I also love some classics, like To Kill A Mockingbird, 1984, For Those I Loved, and Fahrenheit 451. I also enjoy plays from the Theatre of the Absurd genre. I especially love Equus with its mix of vivid history and strange.
Overall, my taste in literature runs on the odd side with some 'normal' stuff thrown in for color.
The last couple of years as I've been battling depression, I have primarily been reading romance novels. Fluffy and predictable, I don't much care about the plot or the setting. I'm guaranteed a happy ending and some feels along the way, which is important when things are so bad that I can't feel anything.
During this phase, I have purchased quite a few e-books. Most are SFF that I've shelved for when I will have the brain power to be able to think enough to enjoy the ride, the world, and the characters.
See authors?? I'm a reader. I LOVE books. I love stories. I love fun new ideas, new takes on old ideas, dreams, visions, and strange. I WANT you to take me to these places you dream about. I'd love to know about these worlds you spend months or years building.
Last night I tried to read some. It annoyed me. I'm talking crazy ANNOYED. Now, either I'm not in a place where reading is enjoyable, or these authors seriously need to pay good money to decent content and line editors. I fell back on Ole Reliable and tried some of the romance novels I had shelved for a rainy day. Those just irritated me even more.
Dammit, people, I want real dialogue. Read your freaking paragraphs OUT LOUD and see if those are words that would honestly and truly come out of your mouth.
Oh, and this is a personal preference, but STOP, for the love of Helvetica, writing in first person present tense. Unless you are Howard Tayler, don't do it. Just don't. You know that saying, "Just because you can do something doesn't mean you should?" Yeah, most of you can't, so quit it.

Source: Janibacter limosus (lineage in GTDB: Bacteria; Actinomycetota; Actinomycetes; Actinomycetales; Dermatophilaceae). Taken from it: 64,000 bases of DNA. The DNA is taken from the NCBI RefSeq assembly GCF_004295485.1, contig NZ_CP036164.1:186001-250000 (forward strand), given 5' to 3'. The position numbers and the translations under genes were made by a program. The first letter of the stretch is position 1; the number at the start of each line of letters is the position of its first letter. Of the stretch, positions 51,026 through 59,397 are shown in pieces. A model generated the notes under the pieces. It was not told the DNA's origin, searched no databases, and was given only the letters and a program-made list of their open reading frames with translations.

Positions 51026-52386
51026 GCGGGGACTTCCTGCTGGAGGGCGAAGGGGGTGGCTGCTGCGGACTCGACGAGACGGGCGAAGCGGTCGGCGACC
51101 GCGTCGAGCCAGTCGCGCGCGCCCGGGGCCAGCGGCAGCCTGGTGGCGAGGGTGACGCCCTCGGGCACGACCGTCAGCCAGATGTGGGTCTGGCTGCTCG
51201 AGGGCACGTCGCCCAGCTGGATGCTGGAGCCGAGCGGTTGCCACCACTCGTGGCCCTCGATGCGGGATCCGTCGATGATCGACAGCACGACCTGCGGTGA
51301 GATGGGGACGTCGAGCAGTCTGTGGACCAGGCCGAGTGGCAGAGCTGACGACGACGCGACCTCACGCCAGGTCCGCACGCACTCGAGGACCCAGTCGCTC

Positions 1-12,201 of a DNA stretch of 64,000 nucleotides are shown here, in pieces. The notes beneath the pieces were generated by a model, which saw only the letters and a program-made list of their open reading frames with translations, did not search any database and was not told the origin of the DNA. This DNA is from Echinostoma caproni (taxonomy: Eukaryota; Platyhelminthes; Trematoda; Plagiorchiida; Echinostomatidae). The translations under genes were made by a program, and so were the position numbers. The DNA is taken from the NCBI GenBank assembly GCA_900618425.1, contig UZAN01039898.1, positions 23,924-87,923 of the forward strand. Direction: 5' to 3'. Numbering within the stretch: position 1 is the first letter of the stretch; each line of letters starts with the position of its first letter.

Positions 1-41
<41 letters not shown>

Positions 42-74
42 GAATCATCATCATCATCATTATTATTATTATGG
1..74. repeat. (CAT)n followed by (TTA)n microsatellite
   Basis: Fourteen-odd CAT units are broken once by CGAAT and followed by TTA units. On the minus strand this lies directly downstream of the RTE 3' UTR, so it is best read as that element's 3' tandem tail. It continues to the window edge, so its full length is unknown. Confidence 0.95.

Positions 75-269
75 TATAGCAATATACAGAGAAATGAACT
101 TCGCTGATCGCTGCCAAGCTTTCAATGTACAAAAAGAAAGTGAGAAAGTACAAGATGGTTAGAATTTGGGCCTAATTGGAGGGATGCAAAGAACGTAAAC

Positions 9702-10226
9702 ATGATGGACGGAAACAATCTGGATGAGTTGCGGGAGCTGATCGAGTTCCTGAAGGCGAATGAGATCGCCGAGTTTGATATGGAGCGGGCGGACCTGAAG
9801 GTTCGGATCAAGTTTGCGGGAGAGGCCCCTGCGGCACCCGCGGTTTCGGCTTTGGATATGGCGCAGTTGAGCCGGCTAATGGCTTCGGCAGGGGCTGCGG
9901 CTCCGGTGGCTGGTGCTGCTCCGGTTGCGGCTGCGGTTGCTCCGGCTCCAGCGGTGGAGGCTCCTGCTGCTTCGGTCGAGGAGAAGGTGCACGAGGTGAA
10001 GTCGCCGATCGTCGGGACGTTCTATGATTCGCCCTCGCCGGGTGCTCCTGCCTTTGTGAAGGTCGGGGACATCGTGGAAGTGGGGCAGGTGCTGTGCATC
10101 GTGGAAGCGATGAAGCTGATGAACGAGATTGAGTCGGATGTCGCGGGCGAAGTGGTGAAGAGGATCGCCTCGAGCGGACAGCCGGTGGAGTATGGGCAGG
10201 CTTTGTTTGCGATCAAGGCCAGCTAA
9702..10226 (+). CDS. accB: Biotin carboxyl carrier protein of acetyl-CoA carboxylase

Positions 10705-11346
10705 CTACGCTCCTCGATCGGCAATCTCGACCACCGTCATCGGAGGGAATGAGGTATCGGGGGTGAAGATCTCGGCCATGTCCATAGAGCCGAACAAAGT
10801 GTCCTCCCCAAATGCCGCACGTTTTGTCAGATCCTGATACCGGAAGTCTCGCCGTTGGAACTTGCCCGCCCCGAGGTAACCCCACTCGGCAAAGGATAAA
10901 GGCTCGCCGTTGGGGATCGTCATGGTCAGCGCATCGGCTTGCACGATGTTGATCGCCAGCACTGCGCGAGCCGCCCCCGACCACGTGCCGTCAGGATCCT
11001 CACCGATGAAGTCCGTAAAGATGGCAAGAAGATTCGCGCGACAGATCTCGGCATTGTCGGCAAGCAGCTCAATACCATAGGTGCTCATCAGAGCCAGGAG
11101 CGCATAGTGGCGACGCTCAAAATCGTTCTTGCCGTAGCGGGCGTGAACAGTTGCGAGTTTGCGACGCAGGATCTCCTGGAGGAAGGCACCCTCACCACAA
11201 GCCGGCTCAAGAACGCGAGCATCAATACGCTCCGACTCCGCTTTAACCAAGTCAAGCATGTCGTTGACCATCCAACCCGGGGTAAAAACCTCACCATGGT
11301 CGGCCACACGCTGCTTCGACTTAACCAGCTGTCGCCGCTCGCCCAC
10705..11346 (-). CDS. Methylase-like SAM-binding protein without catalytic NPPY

First person is cool if it's past tense and you don't give me every stupid thought and every teensy memory of every last thing they see. I want to smack half of you with a frying pan, because if you tell me something once, I promise, I know how that character feels. Reactions to future things are understandable, as long as you don't rehash the old event every. single. time. grrrrrrr
If your character is a detective? Or the victim of a crime? Can you NOT be so obvious with the foreshadowing? Can your character NOT know every last thing or have relatives or friends who have all these secret powers save the day? Or, contrarily, can your victim not be a complete airhead? The cops told them to stay where they're safe because the bad guy is ON THE STREET RIGHT THERE. So they take off running anyway? Seriously???
Oh, and fight scenes, folks. I love them, I do. A good testosterone moment or cat fight is pretty cool. However, I do not need a blow by blow account of every single fight. I get it. They whack each other. You can tell me some super cool moves, that's fine, but please, PLEAAASE, no five page fight scenes. I *will* skim and I will resent you for it. Unless you're Larry Correia, because he knows how to do fights that move the story forward and HELL YEAH, they are fun.
Yoo Hooo! Oh you lovey dovey Romance novelists? OMG do I have some rants for you folks. >:(
A - If you're going to open with a smexy hot scene, for crying out loud make it freaking believable. Having the awe inspiring double rainbow is all fine and dandy, you know, whatever, that's par for the course. But then immediately AFTER the guy has professed his love and she's thought he's THE ONE because angels sang and the heavens opened, one of them just says 'bye, it's been fun'?? Within two seconds of all the professions of "I'll love you forever"? Yeah, no. NO.